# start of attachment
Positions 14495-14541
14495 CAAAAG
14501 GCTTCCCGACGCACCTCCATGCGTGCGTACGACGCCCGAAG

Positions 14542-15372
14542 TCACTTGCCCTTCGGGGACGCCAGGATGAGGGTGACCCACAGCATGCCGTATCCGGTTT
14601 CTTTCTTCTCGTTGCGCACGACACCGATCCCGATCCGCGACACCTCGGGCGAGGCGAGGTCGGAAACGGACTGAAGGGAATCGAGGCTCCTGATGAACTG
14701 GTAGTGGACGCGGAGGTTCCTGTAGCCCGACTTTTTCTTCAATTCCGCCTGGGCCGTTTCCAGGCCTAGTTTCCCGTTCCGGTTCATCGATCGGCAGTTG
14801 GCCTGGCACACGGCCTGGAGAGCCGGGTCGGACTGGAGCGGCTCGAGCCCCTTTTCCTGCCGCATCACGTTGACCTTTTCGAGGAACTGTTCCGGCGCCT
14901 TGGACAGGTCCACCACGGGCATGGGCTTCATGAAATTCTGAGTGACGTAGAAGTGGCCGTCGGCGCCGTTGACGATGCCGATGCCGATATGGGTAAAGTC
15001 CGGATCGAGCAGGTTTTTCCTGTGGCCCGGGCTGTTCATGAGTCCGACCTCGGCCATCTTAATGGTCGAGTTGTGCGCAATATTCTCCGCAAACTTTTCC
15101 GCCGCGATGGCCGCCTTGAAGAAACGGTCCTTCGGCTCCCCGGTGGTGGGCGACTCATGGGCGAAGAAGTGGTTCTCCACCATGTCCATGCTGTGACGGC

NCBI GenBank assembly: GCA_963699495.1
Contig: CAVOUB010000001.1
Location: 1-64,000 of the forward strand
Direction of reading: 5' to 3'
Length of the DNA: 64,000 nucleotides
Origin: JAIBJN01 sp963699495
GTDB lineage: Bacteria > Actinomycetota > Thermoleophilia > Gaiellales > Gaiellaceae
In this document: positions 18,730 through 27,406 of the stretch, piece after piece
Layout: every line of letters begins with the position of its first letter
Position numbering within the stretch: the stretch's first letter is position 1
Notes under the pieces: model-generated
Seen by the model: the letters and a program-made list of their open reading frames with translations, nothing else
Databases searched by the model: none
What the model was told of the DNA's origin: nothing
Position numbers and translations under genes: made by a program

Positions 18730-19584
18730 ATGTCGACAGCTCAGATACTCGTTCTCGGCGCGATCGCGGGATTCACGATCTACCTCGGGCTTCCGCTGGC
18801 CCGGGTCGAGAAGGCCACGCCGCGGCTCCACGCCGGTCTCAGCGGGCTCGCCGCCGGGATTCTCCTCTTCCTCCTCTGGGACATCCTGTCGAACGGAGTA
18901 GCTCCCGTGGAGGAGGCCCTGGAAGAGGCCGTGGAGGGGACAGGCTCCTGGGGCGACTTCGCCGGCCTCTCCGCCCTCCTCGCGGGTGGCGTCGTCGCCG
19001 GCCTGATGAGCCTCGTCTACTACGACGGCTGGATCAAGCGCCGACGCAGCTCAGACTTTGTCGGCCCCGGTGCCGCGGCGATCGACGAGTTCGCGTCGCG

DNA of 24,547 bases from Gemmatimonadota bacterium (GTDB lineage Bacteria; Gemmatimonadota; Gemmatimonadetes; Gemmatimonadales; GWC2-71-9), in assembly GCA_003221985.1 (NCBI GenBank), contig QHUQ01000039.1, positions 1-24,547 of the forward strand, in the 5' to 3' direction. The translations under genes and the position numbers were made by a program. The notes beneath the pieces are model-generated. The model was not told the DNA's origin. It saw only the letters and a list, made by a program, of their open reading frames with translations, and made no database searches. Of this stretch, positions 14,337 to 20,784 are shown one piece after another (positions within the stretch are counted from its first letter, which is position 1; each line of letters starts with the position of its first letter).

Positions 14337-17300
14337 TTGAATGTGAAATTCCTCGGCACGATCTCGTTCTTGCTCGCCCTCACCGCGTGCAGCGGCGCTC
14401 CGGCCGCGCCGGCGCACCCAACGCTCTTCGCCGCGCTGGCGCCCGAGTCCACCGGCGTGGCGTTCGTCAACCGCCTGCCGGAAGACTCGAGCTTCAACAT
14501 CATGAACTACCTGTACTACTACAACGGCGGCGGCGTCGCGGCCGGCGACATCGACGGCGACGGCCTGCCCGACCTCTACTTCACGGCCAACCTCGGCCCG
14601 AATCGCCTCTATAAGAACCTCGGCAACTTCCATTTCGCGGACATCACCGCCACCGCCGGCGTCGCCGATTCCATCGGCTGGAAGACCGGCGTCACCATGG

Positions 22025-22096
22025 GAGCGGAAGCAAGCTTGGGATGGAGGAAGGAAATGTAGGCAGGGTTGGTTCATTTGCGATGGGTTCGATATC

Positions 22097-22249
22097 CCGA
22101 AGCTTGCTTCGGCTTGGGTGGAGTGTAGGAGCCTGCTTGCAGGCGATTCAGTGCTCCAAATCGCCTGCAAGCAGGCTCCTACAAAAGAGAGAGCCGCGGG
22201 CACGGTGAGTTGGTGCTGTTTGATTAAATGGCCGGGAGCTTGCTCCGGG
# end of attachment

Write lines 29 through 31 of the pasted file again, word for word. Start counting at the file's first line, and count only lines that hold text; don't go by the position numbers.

18801 CCGGGTCGAGAAGGCCACGCCGCGGCTCCACGCCGGTCTCAGCGGGCTCGCCGCCGGGATTCTCCTCTTCCTCCTCTGGGACATCCTGTCGAACGGAGTA
18901 GCTCCCGTGGAGGAGGCCCTGGAAGAGGCCGTGGAGGGGACAGGCTCCTGGGGCGACTTCGCCGGCCTCTCCGCCCTCCTCGCGGGTGGCGTCGTCGCCG
19001 GCCTGATGAGCCTCGTCTACTACGACGGCTGGATCAAGCGCCGACGCAGCTCAGACTTTGTCGGCCCCGGTGCCGCGGCGATCGACGAGTTCGCGTCGCG